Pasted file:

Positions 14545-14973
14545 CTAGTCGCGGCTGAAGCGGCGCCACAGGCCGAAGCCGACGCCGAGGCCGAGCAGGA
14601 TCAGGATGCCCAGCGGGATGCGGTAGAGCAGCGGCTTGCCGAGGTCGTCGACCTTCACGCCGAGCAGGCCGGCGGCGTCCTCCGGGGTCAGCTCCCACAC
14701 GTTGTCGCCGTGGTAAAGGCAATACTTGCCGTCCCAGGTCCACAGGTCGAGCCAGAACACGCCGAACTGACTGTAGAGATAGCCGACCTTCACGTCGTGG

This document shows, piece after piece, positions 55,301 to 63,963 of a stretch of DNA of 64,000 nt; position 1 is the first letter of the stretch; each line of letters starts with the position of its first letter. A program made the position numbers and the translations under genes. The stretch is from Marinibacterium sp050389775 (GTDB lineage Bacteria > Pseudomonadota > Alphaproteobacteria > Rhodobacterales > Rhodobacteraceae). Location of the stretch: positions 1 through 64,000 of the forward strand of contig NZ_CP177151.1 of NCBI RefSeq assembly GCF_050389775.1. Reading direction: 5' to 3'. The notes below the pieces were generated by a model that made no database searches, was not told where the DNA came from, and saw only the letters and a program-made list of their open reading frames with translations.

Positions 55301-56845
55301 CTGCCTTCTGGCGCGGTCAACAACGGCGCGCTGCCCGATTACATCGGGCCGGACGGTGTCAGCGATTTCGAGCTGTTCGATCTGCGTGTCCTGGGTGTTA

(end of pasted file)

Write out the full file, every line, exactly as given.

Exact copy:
Positions 14545-14973
14545 CTAGTCGCGGCTGAAGCGGCGCCACAGGCCGAAGCCGACGCCGAGGCCGAGCAGGA
14601 TCAGGATGCCCAGCGGGATGCGGTAGAGCAGCGGCTTGCCGAGGTCGTCGACCTTCACGCCGAGCAGGCCGGCGGCGTCCTCCGGGGTCAGCTCCCACAC
14701 GTTGTCGCCGTGGTAAAGGCAATACTTGCCGTCCCAGGTCCACAGGTCGAGCCAGAACACGCCGAACTGACTGTAGAGATAGCCGACCTTCACGTCGTGG

This document shows, piece after piece, positions 55,301 to 63,963 of a stretch of DNA of 64,000 nt; position 1 is the first letter of the stretch; each line of letters starts with the position of its first letter. A program made the position numbers and the translations under genes. The stretch is from Marinibacterium sp050389775 (GTDB lineage Bacteria > Pseudomonadota > Alphaproteobacteria > Rhodobacterales > Rhodobacteraceae). Location of the stretch: positions 1 through 64,000 of the forward strand of contig NZ_CP177151.1 of NCBI RefSeq assembly GCF_050389775.1. Reading direction: 5' to 3'. The notes below the pieces were generated by a model that made no database searches, was not told where the DNA came from, and saw only the letters and a program-made list of their open reading frames with translations.

Positions 55301-56845
55301 CTGCCTTCTGGCGCGGTCAACAACGGCGCGCTGCCCGATTACATCGGGCCGGACGGTGTCAGCGATTTCGAGCTGTTCGATCTGCGTGTCCTGGGTGTTA